A Room of Her Own

A Portland pied-à-terre by Casework checks all the boxes for color, confidence and creativity.

Interior Design: Casework
Photography: George Barberis
Styling: Jorie Garcia

It’s been almost 100 years since Virginia Woolf wrote her seminal essay “A Room of Her Own” — but the author could easily have been describing a recent Portland pied-à-terre by Casework. The stylishly appointed project in self-love was born of the pandemic, when a successful local businesswoman went looking for a place to recharge and set out to transform a 500-square-foot, 1925 studio apartment in Northwest Portland into a personal haven.

“She knows this is a luxury,” says Casey Keasler, principal designer at Casework, a Portland design firm known for its elevated use of color. “She really wanted something with a bit of a power clash, with surprise and delight built in.”

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Benjamin Moore “White Dove” walls and “Black Jack” trim create a classic backdrop for the more modern color choices. 

When Keasler first encountered the space, it was set up to appeal to the many, with basic finishes, neutral colors and standard fixtures. But the setup of the studio, with its separate kitchen and eating area and open living space, had enough of the vibes of a luxury hotel to inspire the choices in finishes and upholstery made along the way. 

Together with Marla Kabashima on the Casework design team, Keasler put together four different color possibilities for the client, who was looking to transform the drab studio apartment. In the end, it was the primal, powerfully feminine textures, animal patterns and pink/red/orange colorways that drew her in.

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“She was really looking to push the limits in terms of color and vibrancy,” Keasler says. “She wanted a place to feel forever young — ‘Am I  20 or am I 100?’”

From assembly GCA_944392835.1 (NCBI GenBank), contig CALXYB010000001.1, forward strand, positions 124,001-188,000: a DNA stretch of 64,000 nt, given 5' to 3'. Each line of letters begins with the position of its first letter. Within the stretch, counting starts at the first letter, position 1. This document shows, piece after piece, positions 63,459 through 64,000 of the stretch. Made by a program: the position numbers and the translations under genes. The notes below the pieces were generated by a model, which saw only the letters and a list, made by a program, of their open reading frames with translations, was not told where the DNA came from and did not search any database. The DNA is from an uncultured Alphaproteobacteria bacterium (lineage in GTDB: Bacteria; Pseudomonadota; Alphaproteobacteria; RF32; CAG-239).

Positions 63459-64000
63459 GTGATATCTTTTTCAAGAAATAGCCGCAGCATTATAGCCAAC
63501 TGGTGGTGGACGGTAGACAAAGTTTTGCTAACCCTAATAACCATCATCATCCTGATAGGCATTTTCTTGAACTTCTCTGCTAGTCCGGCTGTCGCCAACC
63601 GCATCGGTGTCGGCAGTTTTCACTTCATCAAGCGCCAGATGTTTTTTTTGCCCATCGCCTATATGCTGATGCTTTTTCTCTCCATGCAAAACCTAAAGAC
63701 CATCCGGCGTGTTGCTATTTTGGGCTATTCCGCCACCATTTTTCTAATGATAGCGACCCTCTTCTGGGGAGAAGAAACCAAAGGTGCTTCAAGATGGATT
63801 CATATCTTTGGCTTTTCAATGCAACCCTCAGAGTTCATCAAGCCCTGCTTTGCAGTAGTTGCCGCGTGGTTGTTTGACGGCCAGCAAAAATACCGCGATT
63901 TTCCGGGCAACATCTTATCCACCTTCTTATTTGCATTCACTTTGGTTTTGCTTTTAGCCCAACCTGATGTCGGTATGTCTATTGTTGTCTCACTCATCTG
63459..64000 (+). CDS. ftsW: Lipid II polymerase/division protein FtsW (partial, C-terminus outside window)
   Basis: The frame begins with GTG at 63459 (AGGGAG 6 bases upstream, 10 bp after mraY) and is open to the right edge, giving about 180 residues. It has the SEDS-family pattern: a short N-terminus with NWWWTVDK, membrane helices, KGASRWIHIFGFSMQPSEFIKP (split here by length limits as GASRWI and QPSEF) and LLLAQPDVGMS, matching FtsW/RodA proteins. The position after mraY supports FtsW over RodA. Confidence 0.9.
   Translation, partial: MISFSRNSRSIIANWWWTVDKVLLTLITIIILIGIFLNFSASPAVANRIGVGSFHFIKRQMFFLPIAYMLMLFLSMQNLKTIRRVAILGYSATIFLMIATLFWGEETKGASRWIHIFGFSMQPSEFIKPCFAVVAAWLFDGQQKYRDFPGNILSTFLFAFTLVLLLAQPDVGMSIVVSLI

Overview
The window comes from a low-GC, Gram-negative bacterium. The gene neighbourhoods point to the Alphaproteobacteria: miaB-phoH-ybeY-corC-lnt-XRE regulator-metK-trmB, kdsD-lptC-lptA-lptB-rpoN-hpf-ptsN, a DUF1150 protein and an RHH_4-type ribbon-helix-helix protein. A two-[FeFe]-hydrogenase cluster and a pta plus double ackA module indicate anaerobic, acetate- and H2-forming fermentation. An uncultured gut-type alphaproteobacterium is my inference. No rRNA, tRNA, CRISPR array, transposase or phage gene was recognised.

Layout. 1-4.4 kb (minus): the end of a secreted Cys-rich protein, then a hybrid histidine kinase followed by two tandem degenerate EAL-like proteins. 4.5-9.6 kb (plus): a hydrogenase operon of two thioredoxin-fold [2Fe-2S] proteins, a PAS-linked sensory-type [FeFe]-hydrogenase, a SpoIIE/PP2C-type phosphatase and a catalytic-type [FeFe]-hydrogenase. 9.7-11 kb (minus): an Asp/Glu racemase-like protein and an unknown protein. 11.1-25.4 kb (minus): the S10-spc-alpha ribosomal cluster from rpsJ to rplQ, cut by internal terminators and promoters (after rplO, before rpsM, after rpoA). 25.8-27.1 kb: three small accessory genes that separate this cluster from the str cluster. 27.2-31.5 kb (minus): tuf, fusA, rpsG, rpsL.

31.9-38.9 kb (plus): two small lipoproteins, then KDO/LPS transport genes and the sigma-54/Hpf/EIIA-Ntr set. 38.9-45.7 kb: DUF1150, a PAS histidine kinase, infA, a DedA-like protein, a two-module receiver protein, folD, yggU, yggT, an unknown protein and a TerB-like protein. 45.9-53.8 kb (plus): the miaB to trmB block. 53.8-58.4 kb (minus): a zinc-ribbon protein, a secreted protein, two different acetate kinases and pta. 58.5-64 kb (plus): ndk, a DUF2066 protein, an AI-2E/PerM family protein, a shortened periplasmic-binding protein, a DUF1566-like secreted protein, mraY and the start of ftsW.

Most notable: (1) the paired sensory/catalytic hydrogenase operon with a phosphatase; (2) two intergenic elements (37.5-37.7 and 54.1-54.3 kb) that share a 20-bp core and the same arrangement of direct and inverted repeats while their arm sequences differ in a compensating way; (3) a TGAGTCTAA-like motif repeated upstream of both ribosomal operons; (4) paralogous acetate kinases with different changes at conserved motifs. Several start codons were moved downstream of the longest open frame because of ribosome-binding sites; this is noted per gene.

One guiding choice for the project can be found in the client’s entryway, made fierce with Kate Blairstone’s “Tigris” wallpaper, a bold motif referencing Japanese tattooing, block prints and traditional Tibetan rugs. The use of the Benjamin Moore paint color “Hathaway Peach” in the kitchen was inspired by the paper. Otherwise, Keasler made minimal changes to the kitchen, painting the cabinets, swapping out hardware and lighting, and styling with products from local favorite Schoolhouse. A small bistro table and chairs completes the setting made for solo connection.

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Vintage-looking appliances give the historic studio an air of timelessness.

“It’s not for fancy dinners ­— it’s a kitchen meant for serving takeout and the latest ice cream from 23rd Street,” Keasler says.  In the main living area, the coral sectional from Interior Define, lit by natural light, provides a big style moment. Keasler also warmed up the space with a bold butterscotch plaid on the floor and a custom plaid ottoman. “Working with pink and red is all about balance,” Keasler says. “I was always thinking about proportion and getting the right value of the color. 

Keasler created a contrast with the Kat + Maouche blue carpet under a bed styled with Schoolhouse and Gregory Parkinson linens. A second Kate Blairstone wallpaper, “Heirloom Rose,” set in a closet converted into a bed nook, lends the entire space a sense of modern femininity. 

The project’s final details were more sensory in nature — Edith Piaf on the turntable, the smell of fresh citrus in the air.  “My client was really in this lovely place of knowing exactly what she needs and wants,” Keasler says.

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Art by local painter Jess Ackerman plays off the vibrant color in the space.

Color Connection

Get inspired by this Postwar-France-meets-modern-self-love palette by Casework.


1. Bed nook wallpaper
“Heirloom Roses” by Kate Blairstone

2. Entry wallpaper
“Tigris” by Kate Blairstone

3. Ottoman plaid
Pressed Plaid by Maharam in “Sunset”

4. Sofa
Interior Define sectional in “Coral”

5. Rug
Plaid wool rug in “tawny”

6. Floors
Original oak

7. Closet interior
Benjamin Moore “Claret Rose”

8. Kitchen millwork
Benjamin Moore “Hathaway Peach”

9. Trim
Benjamin Moore “Black Jack”

10. Ceiling
Benjamin Moore “Chantilly Lace”